No promises. We’re taking it one day at a time here. I wanted to convey to you something from yesterday’s music/English class. I took a video. The video can be seen on Facebook. It’s public so any one can watch it. You do not have to join Facebook to watch it.
I remember boys from my childhood as terrorizing. So powerful and uninhibited. They were constantly pulverizing things (me, included). My brother had a never ending supply of hitting, kicking, running, jumping, climbing. This movement was occasionally directed at inappropriate targets. Frogs, furniture, sister, little brother. Occasionally might be too nice a word. My husband has a bit of the Bam Bam in him, too. He’s pretty constructively aimed at nails, tennis balls, waves, food. I keep him busy. He keeps himself busy.
The four of us that teach at the music/english class were commenting on the stark difference between our two sections. The classes were unintentionally split by gender. Boys had started sooner and had a head start. All my neighborhood girls got to start fresh at their own level when I brought them over. The boys were studying about three months before the girls. It just happened. The profound difference between teaching the girls group and the boys group is messing with my head. I’m all for gender equality and mixing it up and not stereotyping based on traditional gender roles, but as Burt says, “These boys need a job.” They cannot hold still. But hold still is an understatement. They are very dynamic molecules throwing off electrons of energy everywhere they go. Static electricity needing to discharge. They are a danger to themselves and me.
Yesterday I had the brilliant idea of reining them in with a dance contest on video while singing in English. The dancing allows energy to dissipate. The video corrals them into a limited space and fluffs their egos. They each get a star turn. As the dance progressed one boy found a boulder attached to a string and dragged it through the dancers. Back and forth he went with a twenty pound rock on a piece of twine through the boy’s feet. One boy was barefoot. No matter. They all kept dancing. After growing up with my brother I think this is normal. Suddenly, while I’m directing singers and star turns, I shout out, “no more rock!” My inner mother finally noticed the string has become a tripping hazard. I keep filming. The rock dragger starts pulling on the other end of the string. The dancers weave in and out as I am calling them to dance solo one by one. Then I see the string is attached to a cinder block above their heads. The rock dragger is now nearly pulling a cinder block off a wall over all their heads. The guitar continues. You can see my hand waving in fear in front of the camera. No no no no is heard in the background. I am still filming. With a last desperate shout of, “Peligro!” the camera goes black. I nearly have a heart attack. The boys pause for a moment. They survey the situation. They agree that the situation was dangerous. In a breath they start back with some new mass chaos as if it never happened.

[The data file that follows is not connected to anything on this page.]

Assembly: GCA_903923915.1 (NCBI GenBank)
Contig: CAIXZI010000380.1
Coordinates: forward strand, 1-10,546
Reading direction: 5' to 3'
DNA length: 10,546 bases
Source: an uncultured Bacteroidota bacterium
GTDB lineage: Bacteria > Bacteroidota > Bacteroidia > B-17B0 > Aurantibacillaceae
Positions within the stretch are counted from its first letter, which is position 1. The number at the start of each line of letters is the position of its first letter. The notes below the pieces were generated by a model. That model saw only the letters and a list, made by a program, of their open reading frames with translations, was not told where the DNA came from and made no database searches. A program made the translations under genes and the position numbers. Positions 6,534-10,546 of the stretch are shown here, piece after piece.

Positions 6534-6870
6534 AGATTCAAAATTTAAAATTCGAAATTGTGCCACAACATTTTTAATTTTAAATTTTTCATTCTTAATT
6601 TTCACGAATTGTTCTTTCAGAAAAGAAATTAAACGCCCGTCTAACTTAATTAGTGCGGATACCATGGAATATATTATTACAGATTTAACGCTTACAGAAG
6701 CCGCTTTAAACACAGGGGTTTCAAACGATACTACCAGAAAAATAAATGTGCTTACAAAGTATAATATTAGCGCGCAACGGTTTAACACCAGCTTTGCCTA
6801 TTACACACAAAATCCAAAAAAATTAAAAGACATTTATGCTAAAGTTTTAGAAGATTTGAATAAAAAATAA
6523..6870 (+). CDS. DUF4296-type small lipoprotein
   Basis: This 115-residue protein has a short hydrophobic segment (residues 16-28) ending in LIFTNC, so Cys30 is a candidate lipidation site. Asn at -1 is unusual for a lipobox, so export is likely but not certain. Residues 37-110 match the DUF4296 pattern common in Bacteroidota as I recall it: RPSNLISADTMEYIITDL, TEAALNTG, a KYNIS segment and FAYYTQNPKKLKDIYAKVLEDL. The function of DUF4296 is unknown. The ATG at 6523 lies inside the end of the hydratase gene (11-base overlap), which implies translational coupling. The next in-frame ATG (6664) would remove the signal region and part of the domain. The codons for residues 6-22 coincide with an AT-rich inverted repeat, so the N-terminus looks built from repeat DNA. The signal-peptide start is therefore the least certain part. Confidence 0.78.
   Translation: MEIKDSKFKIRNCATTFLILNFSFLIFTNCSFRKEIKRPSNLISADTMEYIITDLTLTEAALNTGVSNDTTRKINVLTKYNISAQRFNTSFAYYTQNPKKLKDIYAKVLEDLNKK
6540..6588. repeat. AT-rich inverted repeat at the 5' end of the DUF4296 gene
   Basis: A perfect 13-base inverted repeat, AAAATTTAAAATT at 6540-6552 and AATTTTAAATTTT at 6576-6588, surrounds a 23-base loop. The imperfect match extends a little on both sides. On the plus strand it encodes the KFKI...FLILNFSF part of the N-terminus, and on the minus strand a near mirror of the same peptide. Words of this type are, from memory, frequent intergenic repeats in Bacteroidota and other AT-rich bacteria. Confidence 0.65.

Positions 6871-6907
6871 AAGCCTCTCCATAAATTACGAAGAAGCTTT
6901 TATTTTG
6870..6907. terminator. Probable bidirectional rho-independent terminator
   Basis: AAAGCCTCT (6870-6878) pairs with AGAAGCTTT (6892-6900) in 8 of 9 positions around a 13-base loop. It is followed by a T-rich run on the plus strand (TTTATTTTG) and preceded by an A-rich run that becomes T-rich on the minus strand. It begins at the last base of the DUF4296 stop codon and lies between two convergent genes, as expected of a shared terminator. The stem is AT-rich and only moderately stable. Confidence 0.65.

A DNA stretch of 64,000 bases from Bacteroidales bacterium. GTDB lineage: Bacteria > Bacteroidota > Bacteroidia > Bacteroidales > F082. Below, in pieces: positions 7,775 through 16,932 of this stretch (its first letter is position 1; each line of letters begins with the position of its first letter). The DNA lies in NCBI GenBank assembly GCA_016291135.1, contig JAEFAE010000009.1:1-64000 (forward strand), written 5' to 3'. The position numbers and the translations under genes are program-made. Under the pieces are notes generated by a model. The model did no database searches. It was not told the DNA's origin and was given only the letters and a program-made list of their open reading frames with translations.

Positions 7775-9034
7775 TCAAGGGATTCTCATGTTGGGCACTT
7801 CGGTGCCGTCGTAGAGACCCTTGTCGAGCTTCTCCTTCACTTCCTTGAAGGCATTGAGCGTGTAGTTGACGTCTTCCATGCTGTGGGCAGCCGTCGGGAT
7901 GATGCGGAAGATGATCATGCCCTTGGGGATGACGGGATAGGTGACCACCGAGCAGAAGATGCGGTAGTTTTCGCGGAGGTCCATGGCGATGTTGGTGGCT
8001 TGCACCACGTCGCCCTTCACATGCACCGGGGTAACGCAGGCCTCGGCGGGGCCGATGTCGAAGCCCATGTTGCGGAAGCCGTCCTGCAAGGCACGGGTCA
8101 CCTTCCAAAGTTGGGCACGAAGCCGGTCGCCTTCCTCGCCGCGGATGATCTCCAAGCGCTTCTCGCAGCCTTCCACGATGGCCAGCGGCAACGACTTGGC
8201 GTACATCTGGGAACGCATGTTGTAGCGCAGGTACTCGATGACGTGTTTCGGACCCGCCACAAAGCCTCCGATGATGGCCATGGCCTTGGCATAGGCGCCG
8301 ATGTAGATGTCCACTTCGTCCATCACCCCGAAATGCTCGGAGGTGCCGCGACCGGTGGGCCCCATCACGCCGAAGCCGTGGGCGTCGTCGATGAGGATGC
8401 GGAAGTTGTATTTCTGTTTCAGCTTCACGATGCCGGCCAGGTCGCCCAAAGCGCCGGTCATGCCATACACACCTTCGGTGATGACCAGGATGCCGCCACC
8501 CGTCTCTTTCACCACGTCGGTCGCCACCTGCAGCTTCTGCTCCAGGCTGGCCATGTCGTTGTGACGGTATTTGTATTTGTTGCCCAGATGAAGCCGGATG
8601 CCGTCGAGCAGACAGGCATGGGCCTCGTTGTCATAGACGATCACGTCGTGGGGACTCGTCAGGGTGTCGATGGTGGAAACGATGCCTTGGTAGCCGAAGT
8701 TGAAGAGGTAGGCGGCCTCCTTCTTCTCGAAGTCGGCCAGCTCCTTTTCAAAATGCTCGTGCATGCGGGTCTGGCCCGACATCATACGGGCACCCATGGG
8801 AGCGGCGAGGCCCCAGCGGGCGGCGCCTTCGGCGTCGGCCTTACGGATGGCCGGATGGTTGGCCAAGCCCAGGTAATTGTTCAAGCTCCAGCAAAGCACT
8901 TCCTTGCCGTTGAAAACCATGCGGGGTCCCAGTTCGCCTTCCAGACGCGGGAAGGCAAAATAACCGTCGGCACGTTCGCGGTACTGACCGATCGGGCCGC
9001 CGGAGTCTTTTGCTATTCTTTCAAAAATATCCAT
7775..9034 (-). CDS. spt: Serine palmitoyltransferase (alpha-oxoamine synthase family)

Meanwhile the girls class goes something like this: What shall we do today? Ok, that’s a nice idea, let’s do that. We all calmly and politely sing a song. We take turns. Nobody hits anyone. No screaming, no dancing unless I cajole them. It’s sweet. They are all so earnest and really want to do well. Sometimes I have to get Burt to pay attention. He is the main disrupter.
How can I bring some of each type of energy from one to the other? Should I? Go check out my Facebook page and see Carlos’s dance moves.
Trying, again. Whew…that finally uploaded.